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Chow mein

Updated: 2011-01-04 18:33
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Chow mein (Simplified Chinese: 炒面, Traditional Chinese: 炒麪/炒麵; pinyin: chǎomiàn; literally "stir-fried noodles") is an American Chinese stir-fried dish consisting of noodles, meat, and cabbage and other vegetables. It is often served as a specific dish at westernised Chinese restaurants with soy sauce and vegetables such as celery, bamboo shoots, and water chestnuts. Crunchy chow mein is a type of fried or baked chow mein sprinked on American Chinese salad dishes, such as Chinese chicken salad, in a manner similar to croutons.

Chow mein

Canadian westernized Chinese restaurants may offer up to three different types of chow mein, none of which are identical to Western chow mein. Cantonese style chow mein contains deep-fried crunchy golden egg noodles, green peppers, pea pods, bok choy, bamboo shoots, water chestnuts, shrimp, Chinese pork (Char siu), chicken, and beef, and is served in a thick sauce. It is the typical marquee dish in a Canadian Chinese meal. Plain chow mein is similar to Western chow mein but contains far more mung bean sprouts; some recipes may be up to one-half bean sprouts. Hong Kong style chow mein is similar to plain chow mein but is always served on a bed of deep-fried crunchy golden egg noodles.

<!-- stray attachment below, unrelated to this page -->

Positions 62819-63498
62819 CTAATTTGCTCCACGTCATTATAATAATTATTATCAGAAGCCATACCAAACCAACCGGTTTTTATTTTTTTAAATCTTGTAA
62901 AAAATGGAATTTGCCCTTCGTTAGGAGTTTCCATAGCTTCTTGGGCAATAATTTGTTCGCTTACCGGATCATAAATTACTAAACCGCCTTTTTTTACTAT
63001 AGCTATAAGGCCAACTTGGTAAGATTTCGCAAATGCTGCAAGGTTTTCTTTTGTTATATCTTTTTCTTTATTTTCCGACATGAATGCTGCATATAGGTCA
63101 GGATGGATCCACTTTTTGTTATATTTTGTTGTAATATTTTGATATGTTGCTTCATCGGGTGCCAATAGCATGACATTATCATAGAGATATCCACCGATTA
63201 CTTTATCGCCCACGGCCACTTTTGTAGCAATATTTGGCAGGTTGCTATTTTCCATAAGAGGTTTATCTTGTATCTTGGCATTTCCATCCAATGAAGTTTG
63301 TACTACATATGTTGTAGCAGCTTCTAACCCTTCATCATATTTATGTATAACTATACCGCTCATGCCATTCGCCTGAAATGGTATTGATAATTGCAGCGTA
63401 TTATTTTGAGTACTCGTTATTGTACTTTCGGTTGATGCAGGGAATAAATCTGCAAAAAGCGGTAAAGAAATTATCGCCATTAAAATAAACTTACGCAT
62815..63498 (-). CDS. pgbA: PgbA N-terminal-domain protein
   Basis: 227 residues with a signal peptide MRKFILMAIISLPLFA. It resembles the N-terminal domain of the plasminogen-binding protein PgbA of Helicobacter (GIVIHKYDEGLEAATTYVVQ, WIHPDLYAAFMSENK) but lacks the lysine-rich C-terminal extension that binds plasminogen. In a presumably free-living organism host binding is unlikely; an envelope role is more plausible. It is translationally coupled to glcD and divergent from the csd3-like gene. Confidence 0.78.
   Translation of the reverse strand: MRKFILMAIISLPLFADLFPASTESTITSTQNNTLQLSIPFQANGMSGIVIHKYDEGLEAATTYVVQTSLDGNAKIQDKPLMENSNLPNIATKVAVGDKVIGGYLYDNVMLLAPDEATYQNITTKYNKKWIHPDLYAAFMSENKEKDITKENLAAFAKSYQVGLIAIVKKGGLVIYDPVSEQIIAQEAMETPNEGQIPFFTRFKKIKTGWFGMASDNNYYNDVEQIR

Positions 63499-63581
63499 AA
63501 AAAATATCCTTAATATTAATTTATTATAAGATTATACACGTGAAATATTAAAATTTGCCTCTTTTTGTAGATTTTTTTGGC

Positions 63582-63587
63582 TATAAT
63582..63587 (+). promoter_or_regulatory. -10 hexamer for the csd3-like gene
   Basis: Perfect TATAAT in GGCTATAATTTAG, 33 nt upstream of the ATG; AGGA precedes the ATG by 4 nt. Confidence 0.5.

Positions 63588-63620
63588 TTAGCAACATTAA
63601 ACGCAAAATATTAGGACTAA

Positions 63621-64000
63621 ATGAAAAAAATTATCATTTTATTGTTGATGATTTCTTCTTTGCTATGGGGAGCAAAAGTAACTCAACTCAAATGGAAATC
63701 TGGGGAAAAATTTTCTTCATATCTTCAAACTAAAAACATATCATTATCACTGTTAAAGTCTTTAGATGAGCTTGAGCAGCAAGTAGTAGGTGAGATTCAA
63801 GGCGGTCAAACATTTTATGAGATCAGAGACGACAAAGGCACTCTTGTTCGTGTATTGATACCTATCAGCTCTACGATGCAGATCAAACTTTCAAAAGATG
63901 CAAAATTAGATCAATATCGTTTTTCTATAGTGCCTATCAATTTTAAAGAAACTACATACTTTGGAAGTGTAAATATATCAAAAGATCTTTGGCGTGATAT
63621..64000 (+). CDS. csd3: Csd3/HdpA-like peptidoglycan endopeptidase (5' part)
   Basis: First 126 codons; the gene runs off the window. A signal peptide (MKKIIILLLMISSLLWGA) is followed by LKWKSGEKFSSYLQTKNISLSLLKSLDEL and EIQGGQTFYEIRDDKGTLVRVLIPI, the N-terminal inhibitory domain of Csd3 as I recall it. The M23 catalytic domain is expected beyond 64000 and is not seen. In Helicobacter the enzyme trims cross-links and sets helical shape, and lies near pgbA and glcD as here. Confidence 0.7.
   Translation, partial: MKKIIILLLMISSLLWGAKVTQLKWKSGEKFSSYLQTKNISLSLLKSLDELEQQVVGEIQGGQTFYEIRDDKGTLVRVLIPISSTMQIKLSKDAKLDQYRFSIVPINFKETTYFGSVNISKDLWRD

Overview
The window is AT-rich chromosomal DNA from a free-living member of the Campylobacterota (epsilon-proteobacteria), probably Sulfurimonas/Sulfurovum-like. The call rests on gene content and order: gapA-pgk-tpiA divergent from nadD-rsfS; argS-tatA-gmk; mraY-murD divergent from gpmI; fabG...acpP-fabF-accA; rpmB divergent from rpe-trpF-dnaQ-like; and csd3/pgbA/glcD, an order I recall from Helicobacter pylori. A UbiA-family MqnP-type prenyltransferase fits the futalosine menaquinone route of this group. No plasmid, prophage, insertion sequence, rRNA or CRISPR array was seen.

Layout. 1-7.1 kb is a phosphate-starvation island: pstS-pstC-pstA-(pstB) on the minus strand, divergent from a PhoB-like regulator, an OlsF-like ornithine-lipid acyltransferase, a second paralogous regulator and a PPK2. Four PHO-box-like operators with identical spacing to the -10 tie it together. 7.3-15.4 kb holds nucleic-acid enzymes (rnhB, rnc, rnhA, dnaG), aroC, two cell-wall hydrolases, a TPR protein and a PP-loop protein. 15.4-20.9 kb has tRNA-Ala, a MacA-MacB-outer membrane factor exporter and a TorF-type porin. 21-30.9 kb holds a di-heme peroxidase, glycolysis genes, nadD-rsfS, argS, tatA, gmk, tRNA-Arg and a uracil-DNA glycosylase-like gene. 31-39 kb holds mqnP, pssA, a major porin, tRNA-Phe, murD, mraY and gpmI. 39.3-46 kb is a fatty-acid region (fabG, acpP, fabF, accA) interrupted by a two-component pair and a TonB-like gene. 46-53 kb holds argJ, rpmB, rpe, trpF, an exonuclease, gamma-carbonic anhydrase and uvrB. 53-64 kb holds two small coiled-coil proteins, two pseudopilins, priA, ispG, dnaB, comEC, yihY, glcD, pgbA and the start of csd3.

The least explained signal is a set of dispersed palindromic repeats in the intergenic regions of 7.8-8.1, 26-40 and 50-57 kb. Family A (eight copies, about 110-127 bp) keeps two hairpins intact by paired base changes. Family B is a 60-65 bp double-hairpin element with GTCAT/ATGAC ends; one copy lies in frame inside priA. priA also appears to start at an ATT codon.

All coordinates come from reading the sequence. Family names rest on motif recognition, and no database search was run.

Chow mein

Chow mein is also common in Indian Chinese cuisine, having been introduced by the Chinese of Calcutta. It is usually offered Hakka or with gravy. Catering to vegetarian diets, is an Indian variant, the vegetable chow mein, which consists of noodles with cabbage, bamboo shoots, pea pods, green peppers, and carrots.

In Chinese-speaking areas, 'chow mein' is a generic term for a dish of stir-fried noodles, of which there are hundreds if not thousands of varieties.

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